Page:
September 11, 2013 5:09 pm

A Boy and His Soul, Tricycle Theatre, London – review

An accomplished solo drama, with a soul-music soundtrack, about growing up – and coming out
Colman Domingo in 'A Boy and His Soul'

Colman Domingo in 'A Boy and His Soul'

Colman Domingo’s solo piece about growing up in Philadelphia surrounded by soul music does not, alas, centre on the early-1970s golden age of Philly soul: Domingo is several years too young for that. This is a much more catholic mix, including Michael Jackson, the Ohio Players and Earth, Wind & Fire and encompassing much that we would consider more disco or funk than soul. Unfortunately, the dramatic material is not as colossal as many of its musical counterparts.

At first, as Domingo clears his parents’ old albums from the basement of their former house, it seems that we may be in for little more than an extended evangelical riff on the music itself; it takes a while for Domingo to integrate the tracks we hear with recollections from his family’s past, such as the musical battles waged in the house each Saturday night as his sister and brother each prepared to go out while Domingo himself tried to practise his violin.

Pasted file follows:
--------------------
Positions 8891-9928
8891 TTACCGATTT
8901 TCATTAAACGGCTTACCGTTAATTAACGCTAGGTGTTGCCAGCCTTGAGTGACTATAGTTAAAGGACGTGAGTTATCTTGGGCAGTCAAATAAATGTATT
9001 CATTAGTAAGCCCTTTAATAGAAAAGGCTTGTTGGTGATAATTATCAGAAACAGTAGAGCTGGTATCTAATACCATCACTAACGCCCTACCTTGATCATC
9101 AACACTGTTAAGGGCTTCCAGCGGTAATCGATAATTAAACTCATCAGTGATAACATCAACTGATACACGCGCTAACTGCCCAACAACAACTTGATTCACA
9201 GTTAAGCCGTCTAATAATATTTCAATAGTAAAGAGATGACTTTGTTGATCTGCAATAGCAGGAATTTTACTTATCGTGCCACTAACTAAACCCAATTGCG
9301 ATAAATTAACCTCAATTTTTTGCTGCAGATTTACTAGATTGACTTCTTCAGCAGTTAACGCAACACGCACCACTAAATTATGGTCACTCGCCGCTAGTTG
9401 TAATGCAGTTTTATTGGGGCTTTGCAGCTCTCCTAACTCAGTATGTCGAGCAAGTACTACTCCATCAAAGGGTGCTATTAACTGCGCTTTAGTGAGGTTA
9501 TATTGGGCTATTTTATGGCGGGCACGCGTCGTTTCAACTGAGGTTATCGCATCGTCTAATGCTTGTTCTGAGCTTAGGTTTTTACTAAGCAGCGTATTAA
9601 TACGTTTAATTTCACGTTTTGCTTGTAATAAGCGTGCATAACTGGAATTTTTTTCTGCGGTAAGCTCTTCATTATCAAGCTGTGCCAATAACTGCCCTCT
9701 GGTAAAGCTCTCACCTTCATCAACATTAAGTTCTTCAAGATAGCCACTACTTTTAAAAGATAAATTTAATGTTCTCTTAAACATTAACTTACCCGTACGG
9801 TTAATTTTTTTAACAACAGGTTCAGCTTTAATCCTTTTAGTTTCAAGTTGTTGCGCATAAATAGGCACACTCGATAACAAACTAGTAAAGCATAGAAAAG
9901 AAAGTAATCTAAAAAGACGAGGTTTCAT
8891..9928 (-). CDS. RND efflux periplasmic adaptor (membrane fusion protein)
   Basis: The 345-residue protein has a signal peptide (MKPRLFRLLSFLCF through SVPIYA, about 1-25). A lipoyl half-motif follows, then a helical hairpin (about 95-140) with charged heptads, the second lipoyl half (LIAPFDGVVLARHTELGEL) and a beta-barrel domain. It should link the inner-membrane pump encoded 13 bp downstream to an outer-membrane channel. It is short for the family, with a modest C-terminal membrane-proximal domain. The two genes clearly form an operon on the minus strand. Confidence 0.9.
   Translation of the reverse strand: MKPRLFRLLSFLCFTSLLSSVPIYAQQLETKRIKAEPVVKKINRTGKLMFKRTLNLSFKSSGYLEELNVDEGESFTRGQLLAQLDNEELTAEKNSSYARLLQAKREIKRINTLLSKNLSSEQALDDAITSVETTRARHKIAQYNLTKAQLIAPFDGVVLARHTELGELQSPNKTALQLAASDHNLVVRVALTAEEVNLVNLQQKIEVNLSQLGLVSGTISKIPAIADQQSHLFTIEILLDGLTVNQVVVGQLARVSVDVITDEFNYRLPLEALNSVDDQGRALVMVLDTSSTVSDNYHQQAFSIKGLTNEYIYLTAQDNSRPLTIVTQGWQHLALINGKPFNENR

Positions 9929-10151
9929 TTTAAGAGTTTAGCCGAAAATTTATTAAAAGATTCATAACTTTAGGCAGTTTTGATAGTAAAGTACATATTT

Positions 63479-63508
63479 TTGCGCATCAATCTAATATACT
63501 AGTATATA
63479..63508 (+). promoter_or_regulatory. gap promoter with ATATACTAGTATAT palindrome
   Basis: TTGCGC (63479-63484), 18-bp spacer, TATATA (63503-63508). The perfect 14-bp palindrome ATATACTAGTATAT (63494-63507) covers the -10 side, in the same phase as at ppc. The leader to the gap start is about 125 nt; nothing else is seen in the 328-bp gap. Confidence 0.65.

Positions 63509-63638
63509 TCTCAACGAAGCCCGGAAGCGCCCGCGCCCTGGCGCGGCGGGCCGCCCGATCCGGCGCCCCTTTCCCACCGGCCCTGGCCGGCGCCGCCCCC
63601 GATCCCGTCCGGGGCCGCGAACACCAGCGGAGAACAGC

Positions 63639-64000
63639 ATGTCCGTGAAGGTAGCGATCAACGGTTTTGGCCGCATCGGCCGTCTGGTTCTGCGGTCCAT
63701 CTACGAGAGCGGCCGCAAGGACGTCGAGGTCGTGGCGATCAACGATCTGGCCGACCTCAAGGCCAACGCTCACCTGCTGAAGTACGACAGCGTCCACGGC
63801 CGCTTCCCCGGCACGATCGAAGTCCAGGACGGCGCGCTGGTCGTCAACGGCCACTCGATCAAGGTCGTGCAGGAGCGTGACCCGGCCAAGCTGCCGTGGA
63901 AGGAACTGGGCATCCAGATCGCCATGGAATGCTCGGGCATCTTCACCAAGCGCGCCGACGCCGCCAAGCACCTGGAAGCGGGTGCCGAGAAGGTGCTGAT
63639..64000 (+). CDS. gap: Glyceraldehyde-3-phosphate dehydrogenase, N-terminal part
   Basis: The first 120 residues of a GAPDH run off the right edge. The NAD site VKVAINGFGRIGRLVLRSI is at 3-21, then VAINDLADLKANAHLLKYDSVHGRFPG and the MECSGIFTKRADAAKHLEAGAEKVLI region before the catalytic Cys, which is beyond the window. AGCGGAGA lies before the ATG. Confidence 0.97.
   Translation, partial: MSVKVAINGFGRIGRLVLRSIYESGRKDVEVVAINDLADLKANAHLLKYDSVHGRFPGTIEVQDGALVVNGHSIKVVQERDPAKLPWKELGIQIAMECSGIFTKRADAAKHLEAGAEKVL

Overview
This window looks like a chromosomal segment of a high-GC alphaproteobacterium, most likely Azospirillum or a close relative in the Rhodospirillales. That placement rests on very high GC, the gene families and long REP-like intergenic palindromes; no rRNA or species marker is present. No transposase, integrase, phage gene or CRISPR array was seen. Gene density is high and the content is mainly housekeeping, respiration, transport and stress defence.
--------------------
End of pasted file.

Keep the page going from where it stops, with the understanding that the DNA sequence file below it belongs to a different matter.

Some of the music is now tinged with period camp, which the author/performer acknowledges by, unusually, dropping into a Barry White basso register to deliver his most blatant punchlines. But the camp also settles into the weave of the material, as the subject moves to Domingo’s adolescent coming-out to family members one by one. He handles the tale well, but I couldn’t help feeling that this was too obvious to be a compelling turn of events within the genre of solo autobiographical performance. By the time he moves on to a more recent visit to his ailing parents, it is clear that we are well on the way to a sentimentally affirmative ending of the kind typical in such work.

The portrait of the young JJ (his family nickname) is at least not the stereotype of a boy discovering his sexuality through the music. Domingo deploys moments of queeny flamboyance as convenient, although his self-portrait becomes more unambiguously gay as, well, as he does himself. Ultimately, though, this is an accomplished example from within a conventional form of solo work rather than one that breaks that mould. To paraphrase a hit during Domingo’s infancy by Philly group The Delfonics (who are barely even namechecked), he didn’t blow my mind this time.


www.tricycle.co.uk

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